Sixty Percent Productivity

A friend the other day said she heard Gregg McKeown say something like: Expecting people to be productive every minute of the day is unrealistic. You can only assume 60% productivity. 

As a rule, humans are pretty bad at estimating how long project will take. A rule of thumb in construction, as I understand it, is to estimate the amount of time a project will take then multiply by two. That math lines up pretty well with the supposed Gregg McKeown quote.

Which is all to say if you think you’re working at 60% capacity, you may well be  close to working at 100%. But more, we often expect and demand far too much out of ourselves and others. It seems that It’s only when we get really honest with ourselves about what we can do consistently, and plan for that, that we begin to approach what appears to be a superhuman 110%.  

Getting really honest doesn’t mean getting draconian, overbearing, and unkind. It means observing what I do and reporting on it without judgment. Seeing what my strengths are. Seeing where I could probably get more done by not attempting to do anything. And finally, doing what seems to be a kryptonite for me—asking for help when I need it.  

It’s about Their Experience

I’ve worked as a server in restaurants to earn my living for the past twenty years. In the industry, I’ve been taught if a mistake has been made it’s a faux pas to explain to a guest that it was busy, or that the restaurant was understaffed.  It shouldn’t be the guest’s concern that the restaurant is busy.  

Part of what a guest is investing in when they make a reservation is the experience the restaurant has promised to deliver on. 

Of course restaurants get busy.  And sometimes understaffing happens.  But when something goes wrong and  I explain the circumstances which I claim caused the mistake, the focus shifts to my experience.

If something goes wrong, it’s better to do your best to connect with the guest, own up to the mistake and make amends.  

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Questioning Procrastination

What are the steps involved in doing the work? 

Get tiny. Can you go into the room? Can you sit down (if that’s required to do the project). Turn on the computer, etc. . . 

Where do you get stuck? How does it the stuck-ness manifest in your body?

You might want to note when Resistance pipes up and what it says. 

What value is resistance protecting for you? 

Is it a value you want to serve? If the answer is yes, maybe it’s time to ditch the project? 

Maybe you’d rather serve a different value and finish the project? 

Maybe there’s a negotiation you can have with the work and the project so that you can do it on more agreeable terms?

Befriending Myself

The following is an email from the past, composed on June 27, 2020. It is being delivered from the past through FutureMe.org.

Dear Future Timmy,

I’m working to look out for you better. Even now, as I write this, I’m noticing a habit I have of denigrating past Timmy.

I can imagine this letter arriving in my inbox in six weeks. Sometimes I receive an email like this and think Timmy a fool, a naif for dreaming, for being aspirational. A message like this arrives and I’m mortified. Embarrassed that past Timmy could believe some present-Tim in the future would follow through. Or would want to read these words that an angry, embarrassed future Tim may want to call drivel.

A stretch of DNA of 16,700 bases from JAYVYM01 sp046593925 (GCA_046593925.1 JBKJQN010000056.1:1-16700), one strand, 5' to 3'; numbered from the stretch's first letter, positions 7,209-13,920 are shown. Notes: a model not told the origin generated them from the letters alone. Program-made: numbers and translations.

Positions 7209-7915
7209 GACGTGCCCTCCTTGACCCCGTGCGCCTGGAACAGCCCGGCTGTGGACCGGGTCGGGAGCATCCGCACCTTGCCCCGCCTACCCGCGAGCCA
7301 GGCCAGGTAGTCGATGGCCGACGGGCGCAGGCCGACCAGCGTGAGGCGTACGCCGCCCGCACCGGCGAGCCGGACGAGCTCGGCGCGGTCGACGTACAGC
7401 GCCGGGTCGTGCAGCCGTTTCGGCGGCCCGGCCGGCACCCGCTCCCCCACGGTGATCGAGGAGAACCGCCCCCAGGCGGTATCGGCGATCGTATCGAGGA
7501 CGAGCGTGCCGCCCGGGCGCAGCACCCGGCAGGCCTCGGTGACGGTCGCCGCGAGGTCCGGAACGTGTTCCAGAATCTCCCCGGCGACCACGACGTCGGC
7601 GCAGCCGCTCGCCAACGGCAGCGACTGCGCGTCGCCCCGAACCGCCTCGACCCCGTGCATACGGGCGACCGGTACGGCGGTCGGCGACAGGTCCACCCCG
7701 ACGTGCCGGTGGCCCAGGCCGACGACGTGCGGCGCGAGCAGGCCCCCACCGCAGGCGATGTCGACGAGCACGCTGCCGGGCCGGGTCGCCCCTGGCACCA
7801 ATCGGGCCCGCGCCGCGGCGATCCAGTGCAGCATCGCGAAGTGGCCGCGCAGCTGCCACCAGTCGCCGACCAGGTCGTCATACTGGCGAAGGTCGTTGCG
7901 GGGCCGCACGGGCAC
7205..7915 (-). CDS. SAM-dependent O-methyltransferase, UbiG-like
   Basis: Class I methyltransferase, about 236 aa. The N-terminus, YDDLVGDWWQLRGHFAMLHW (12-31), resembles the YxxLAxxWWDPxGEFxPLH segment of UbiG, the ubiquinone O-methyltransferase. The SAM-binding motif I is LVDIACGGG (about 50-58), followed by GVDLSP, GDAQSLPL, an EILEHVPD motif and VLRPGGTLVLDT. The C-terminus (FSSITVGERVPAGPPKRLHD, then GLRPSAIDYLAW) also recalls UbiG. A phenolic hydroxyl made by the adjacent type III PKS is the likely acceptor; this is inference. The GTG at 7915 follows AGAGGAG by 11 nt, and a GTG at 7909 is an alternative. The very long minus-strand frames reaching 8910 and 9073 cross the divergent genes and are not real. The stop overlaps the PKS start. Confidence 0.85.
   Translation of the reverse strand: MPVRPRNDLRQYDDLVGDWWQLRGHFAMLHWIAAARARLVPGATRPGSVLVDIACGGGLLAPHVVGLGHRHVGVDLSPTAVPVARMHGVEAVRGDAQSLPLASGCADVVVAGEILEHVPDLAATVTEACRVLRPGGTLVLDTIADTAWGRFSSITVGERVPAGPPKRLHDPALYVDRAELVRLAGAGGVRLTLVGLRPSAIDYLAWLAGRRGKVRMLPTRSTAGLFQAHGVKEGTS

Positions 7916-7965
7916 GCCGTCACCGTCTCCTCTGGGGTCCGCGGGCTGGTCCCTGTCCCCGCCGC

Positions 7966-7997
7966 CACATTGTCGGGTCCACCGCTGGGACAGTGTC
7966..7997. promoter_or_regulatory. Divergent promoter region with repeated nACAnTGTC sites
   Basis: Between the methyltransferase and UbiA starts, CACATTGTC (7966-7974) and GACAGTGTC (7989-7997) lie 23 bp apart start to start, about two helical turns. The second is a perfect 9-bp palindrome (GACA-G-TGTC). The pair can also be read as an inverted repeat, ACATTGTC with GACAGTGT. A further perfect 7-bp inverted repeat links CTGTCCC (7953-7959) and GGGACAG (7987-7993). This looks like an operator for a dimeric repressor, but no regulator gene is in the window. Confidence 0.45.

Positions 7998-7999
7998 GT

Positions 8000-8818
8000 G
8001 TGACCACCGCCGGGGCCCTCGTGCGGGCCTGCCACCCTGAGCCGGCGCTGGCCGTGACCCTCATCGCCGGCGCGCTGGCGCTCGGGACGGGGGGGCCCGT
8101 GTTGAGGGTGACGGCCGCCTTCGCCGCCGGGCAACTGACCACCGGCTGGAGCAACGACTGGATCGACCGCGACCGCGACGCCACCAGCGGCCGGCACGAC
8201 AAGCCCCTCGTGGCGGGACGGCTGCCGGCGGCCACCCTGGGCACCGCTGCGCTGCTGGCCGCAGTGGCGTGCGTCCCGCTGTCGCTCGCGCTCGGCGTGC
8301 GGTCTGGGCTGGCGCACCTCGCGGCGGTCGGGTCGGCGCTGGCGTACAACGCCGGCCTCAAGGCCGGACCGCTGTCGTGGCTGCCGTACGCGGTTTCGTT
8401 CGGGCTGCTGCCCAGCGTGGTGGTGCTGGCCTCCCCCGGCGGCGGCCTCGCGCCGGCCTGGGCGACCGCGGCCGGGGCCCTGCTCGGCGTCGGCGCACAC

Recently, I reread Liz Gilbert talking about her stewardship of her self. How she cares for, attends to, and respects herself. She even befriends herself. Applauds herself. Hi-fives and offers joyful standing ovations for her own actions. A part of Timmy perks up his ears on high alert to danger when hearing these stories. There’s a part of Timmy that says I don’t dare do that. That part looks at other parts of Timmy and imagines they need stern words and harsh treatment if there’s any hope for Timmy to be responsible, to fit in, to be worthwhile.

I wants to experiment with Liz’s way of doing things for a while, for future Timmy’s sake. Which means I thanking past Timmy. Thank you for your hope and aspirations for me. Thank you for the reading you’ve done. Thank you for all the songs you’ve written and the people you’ve reached out to bravely. Most recently thank you, past Timmy for all the hard work you put into The Creative’s Workshop. And into training to be a coach for others, and a friend to me.

Sending my best,

-Timmy

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Transitions

The last couple days I’ve been learning a bit about transitions. Once I’m in a rhythm and working, the work is easy. Moving from one project to another is often difficult. There are lots of reasons for this.

Today, and for the last few days, one of those reasons is simply that “The Fearless Challenge,” last week required a lot of energy and focus. In short, I’ve been tired.  

Also, shifting projects and shifting focus requires energy. Any move I make that isn’t straight ahead slows me down. It’s like turning a corner to juke an opponent on the basketball court, or football field. 

When I complete a project I it’s natural to pause as well. It’s same way an athlete will usually pause after scoring a goal or making a basket, things slow down for a moment as well.  

So here I am, mid-turn on Wednesday morning, typing out a blog which would “normally” be published already and there’s a part of me feels; “I should be doing better.”  

I’m aiming to go the other way.  I’m aiming to embrace where I am and keep moving forward.  

I started working on this half-finished illustration yesterday.  A beaver in a hammock above the dam it has completed. Looking back on what I just wrote, there’s a nice meta-synergy between the illustration and the words. I also realize I’ve been sort of aiming to rest and turn a corner at the same time. Which doesn’t quiet work, does it?  

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